The Marlboro Man (aka Philip Morris) has been on the defensive of late. Battle-weary, not to mention rather nicotine and tar-stained, he’s decided it’s time to try and polish up his image a bit. And he’s throwing a lot of money at the task as well.
The Marlboro Man (aka Philip Morris) has been on the defensive of
late. Battle-weary, not to mention rather nicotine and tar-stained, he’s
decided it’s time to try and polish up his image a bit. And he’s
throwing a lot of money at the task as well.
There are those much-publicized TV ads, focusing on hunger relief,
support for victims of domestic violence and other good works by the
Philip Morris ’family of companies,’ which includes Kraft Foods and
One of the ads, for instance, tells the story of how a Miller plant put
a hold on the beer to supply bottled water to people in the flooded town
of Elba, Alabama. If you didn’t already know that Philip Morris was
America’s biggest cigarette maker you could probably be forgiven for
thinking, on the evidence of the ads, that it’s a big charitable
foundation with a few commercial activities on the side.
A new web site (www.philipmorris.com) is a key part of the dollars 100
million campaign. It is here that the real image work is being done,
where anybody who is really interested in any of the subjects raised by
the ads can go for depth and detail. It is where you get can background
about the stories told in the ads, and lists of the organizations that
Philip Morris, Kraft and Miller give to and work with. The web site is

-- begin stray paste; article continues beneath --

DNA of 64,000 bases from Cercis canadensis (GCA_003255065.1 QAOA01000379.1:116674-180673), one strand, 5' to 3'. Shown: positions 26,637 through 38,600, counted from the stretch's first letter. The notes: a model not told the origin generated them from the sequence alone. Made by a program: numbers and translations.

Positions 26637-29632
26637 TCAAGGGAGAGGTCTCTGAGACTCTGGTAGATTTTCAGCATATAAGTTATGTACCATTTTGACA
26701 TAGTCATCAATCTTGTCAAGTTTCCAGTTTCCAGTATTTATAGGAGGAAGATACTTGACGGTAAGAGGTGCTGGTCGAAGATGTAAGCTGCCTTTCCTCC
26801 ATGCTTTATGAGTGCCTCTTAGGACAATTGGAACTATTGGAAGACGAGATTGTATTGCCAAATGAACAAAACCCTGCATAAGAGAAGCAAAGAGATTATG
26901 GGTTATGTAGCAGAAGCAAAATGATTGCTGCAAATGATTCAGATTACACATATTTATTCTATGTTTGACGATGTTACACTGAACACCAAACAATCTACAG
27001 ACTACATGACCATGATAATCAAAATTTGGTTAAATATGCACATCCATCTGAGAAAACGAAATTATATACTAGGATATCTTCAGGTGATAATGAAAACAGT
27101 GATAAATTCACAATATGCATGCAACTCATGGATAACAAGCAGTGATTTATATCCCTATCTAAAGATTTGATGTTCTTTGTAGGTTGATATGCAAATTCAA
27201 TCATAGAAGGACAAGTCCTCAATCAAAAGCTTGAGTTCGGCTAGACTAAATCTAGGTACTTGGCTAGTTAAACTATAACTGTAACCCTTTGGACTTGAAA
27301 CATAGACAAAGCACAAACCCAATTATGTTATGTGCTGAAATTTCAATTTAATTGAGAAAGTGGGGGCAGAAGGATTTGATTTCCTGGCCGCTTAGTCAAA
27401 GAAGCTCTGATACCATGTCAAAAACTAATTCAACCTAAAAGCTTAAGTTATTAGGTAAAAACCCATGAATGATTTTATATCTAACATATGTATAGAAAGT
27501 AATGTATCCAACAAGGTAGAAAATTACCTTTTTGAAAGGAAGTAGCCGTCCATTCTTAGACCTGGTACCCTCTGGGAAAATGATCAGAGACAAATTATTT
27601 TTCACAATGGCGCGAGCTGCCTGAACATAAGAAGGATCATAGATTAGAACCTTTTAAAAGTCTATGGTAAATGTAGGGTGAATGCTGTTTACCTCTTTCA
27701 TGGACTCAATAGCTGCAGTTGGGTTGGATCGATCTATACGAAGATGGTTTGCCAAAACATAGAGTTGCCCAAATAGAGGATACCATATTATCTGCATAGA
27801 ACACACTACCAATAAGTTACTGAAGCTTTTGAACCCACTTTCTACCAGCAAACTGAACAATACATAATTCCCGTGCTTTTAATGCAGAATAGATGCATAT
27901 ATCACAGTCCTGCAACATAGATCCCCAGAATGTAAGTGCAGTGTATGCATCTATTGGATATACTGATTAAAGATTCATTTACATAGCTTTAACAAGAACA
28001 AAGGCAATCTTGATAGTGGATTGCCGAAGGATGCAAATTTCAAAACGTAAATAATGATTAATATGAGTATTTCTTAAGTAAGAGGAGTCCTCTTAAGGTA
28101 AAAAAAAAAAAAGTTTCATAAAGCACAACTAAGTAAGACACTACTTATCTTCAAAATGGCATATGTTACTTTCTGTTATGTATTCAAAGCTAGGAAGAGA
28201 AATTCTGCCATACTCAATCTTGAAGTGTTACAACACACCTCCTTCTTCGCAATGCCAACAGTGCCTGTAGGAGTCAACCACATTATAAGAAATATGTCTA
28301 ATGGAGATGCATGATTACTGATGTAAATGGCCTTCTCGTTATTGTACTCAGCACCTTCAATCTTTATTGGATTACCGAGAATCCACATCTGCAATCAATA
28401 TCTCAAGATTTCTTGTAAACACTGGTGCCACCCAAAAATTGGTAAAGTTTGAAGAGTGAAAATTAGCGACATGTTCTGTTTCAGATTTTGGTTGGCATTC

also where Philip Morris has chosen to come clean. At least, it hopes we
will all think it has finally come clean.
’There is an overwhelming medical and scientific consensus that
cigarette smoking causes lung cancer, heart disease, emphysema and other
serious diseases in smokers,’ the site tells us. ’Smokers are far more
likely to develop serious diseases, like lung cancer, than non-smokers.
There is no ’safe’ cigarette. These are and have been the messages of
public health authorities worldwide. Smokers and potential smokers
should rely on these messages in making all smoking-related decisions.’
After all those years of denial, stonewalling and pseudo-science
masquerading as ’research,’ that statement is about as definite a PR
retreat as any company has had to make.
On the point of addiction, also the subject of constant denial by the
big cigarette makers, Marlboro Man now has his head bowed, hat held up
to his heart, as he tries to fit his bulky frame into the
’Cigarette smoking is addictive, as that term is most commonly used
today. It can be very difficult to quit smoking, but this should not
deter smokers who want to quit from trying to do so,’ the web site says.
It’s a far more frank admission of the risks than has ever come from a
tobacco company to date.
Given the scale of the about-face, and its very public nature, Philip
Morris must have hoped it would be welcomed a little more warmly than it
has been, especially by President Clinton, who has been rather grudging
in his acceptance of the company’s new position. That hasn’t been
welcomed more wholeheartedly is at least partly due to the ’too little,
too late’ factor.
But there is also something curiously unconvincing about both the web
site and the ad campaign. There is no denying that it’s all very
But the web site is still rather too brochure-like. It has no real
function, other than as a place to go to read a lot of information about
good works and a little bit about tobacco. The central assumption seems
to be that you can buy forgiveness, and that is where the problem lies.
Even Mafia bosses are nice to their families and dispense a lot of
charity. It is how they buy a sort of legitimacy in the communities
around them. It doesn’t lessen the misery they might cause
Philip Morris seems to be saying, in effect: ’I have sinned, but I have
sinned responsibly and have done a lot of good things too. Now can I
have a license to carry on sinning, please?’